Fig 4: Kommandos scrum in after the resolution of the combat.
Ork Foot Mobs and Correct Formations
Ork foot mobs are a powerful part of an ork army, but I often see the models in the unit way out of position. This doesn’t seem like it would make any difference at all, but the position of each model within a unit is very important.  This is essentially made up of two elements: Squad formation, and the positioning of important models within the formation.
Position of Important Models
In an ork mob, one generally has 4 important models.  The Nob, and the three special weapons.  I usually run 26 shootas, 3 big shootas, and a Nob.  The correct positioning of these models within a unit is pictured below.
Note that the big shootas are in the rear of the unit.  This is because their weaponry has twice the range of the rank and file.  There is only so much room at the front of a unit to be in shoota range.  Imagine your frustration when you have 10 shoota boyz within 18” of the enemy, and 3 of them are carrying big shootas!  That’s 6 shots you’ve lost from poor positioning.  
The other important model is the Nob.  A very common mistake is placing the Nob in the very front preparing to get stuck in.  This is a big mistake.  You generally want the Nob centrally positioned, and back one or even two ranks from the front.  Why?  Consider these situations:
Fig 5: Death cult assassin squad moves up in preparation for an assault.
Fig 6&7: IG blob squad and Inquisitor Lord get stuck in!
In Figure 5 things have gone a bit pear shaped and we have let a very henchmen unit move up to assault our mob.  At current strength we have a good chance to beat the unit in combat.  After the enemy’s shooting phase though, that may not be the case.  Luckily due to excellent positioning of our special models within the squad we have prevented the enemy from having his cake and eating it.  If puts the squad under fire, we can remove models from the front of the unit, thereby denying the assault.  If he assaults without weakening the unit, he will lose his assaulting unit.  Had the Nob been in the front rank, we would have had the terrible choice of either allocating wounds from shooting on to him in order to deny the charge from the enemy, or preserving the Nob and getting hosed by the Henchmen in the assault phase.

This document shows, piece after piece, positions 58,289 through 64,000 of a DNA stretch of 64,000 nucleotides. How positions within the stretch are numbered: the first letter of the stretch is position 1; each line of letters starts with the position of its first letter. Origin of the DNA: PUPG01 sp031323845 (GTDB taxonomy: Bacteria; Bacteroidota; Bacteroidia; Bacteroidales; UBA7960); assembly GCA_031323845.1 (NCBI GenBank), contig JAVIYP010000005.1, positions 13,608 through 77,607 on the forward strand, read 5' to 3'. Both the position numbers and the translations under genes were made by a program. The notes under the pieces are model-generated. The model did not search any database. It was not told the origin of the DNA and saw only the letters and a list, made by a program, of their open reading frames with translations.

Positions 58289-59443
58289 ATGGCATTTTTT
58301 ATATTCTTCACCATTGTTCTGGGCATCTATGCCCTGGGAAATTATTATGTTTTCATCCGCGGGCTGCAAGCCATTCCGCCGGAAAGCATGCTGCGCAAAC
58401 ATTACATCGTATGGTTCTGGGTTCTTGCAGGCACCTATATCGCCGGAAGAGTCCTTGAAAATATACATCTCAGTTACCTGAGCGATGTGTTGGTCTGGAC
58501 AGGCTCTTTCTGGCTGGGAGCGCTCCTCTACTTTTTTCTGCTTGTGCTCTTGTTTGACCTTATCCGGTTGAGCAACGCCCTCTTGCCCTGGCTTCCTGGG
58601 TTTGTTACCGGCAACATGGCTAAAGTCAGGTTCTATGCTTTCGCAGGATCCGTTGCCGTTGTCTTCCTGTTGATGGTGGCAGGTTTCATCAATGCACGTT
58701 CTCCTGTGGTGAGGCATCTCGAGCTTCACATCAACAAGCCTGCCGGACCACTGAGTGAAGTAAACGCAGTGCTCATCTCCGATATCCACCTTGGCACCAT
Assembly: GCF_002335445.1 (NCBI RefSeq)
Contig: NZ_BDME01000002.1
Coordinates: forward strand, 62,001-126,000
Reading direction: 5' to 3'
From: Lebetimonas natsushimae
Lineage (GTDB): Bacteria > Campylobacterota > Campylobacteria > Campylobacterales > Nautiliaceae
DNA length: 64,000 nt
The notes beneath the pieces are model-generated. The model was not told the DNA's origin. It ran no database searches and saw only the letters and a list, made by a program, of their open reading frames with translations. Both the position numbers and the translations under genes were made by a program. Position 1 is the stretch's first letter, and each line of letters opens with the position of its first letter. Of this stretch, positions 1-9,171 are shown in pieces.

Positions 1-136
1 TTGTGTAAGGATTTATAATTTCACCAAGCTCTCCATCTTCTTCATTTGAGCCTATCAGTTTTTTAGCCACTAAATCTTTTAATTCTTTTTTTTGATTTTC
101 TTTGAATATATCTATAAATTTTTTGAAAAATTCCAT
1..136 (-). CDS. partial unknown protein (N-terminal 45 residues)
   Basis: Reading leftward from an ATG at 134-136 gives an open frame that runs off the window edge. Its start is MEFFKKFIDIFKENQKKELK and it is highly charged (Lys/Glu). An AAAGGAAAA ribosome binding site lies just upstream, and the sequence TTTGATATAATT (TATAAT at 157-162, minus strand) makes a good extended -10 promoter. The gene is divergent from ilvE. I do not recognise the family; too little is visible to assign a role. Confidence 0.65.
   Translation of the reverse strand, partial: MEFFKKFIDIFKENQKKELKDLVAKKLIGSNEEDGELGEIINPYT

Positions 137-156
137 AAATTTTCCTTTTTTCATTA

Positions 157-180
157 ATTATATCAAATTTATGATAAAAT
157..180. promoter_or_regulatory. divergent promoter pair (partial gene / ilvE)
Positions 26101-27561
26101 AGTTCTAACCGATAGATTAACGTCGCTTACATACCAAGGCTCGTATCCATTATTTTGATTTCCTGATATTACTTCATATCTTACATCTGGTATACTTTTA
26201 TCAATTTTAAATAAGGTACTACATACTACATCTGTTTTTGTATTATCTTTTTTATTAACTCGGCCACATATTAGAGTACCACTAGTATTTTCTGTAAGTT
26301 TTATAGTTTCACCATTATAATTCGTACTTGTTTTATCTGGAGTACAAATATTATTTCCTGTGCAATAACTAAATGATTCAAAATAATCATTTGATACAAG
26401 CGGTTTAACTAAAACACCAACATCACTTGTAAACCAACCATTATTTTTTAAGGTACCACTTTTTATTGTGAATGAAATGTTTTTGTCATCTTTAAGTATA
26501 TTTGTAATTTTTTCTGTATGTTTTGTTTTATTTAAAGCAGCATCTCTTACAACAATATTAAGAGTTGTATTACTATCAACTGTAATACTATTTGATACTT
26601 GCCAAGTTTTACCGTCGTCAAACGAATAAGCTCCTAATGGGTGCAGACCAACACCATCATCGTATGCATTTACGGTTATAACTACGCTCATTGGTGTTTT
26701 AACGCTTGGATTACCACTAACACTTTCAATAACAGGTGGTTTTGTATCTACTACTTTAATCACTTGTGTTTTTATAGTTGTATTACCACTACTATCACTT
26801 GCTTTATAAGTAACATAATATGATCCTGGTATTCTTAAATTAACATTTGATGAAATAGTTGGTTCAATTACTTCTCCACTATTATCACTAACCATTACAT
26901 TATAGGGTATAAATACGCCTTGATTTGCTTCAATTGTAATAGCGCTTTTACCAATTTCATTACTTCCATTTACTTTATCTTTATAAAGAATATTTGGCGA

In figure 6&7 we have a situation that can work no matter which end of the assault you are on.  If the mob and the blob squad get stuck in, the Nob will be able to move to allocate attacks on the Commissar Lord causing Instant Death and a throaty cheer from nearby greenskins.  If the Nob is in the front rank, a canny IG player will simply base the Nob with grunts and send the Commissar Lord after rank and file Orks.  Since the Commissar Lord is an independent character, we won’t be able to lay any of that sweet sweet powerklaw love on him.  A tragedy for sure.
This is a little bit more basic of a tactic then the others we have discussed.  When deploying, look over an opponent’s list and check out the number of blast/template weapons he carries.  Grey Knights generally don’t take many despite having access to incinerators.  If your opponent doesn’t run heavy on blast and templates, you have free reign to bunch up.  This doesn’t seem important but after a few games of observing it, you will understand that it is.  The destruction of enemies in 40k is often an exercise in concentrating your force on parts of the enemy.   Small elite armies are better at this since it takes less work to concentrate all their strength in one place. Conversely, horde armies struggle here.  
Spreading out allows you to take less damage from blasts and templates but also has the unfortunate side effect of diluting your strength.  Often a 30 man mob spread out will be unable to attack with every member during the first round on an assault.  Additionally when firing weapons, some of the squad will be in range, and the rest won’t.  
That’s all we have room for today.  Feel free to let me know how you are getting on with your boyz now that we have necrons to contend with or if you have used these tactics to great effect.

Special thanks to Sam Butler for the photography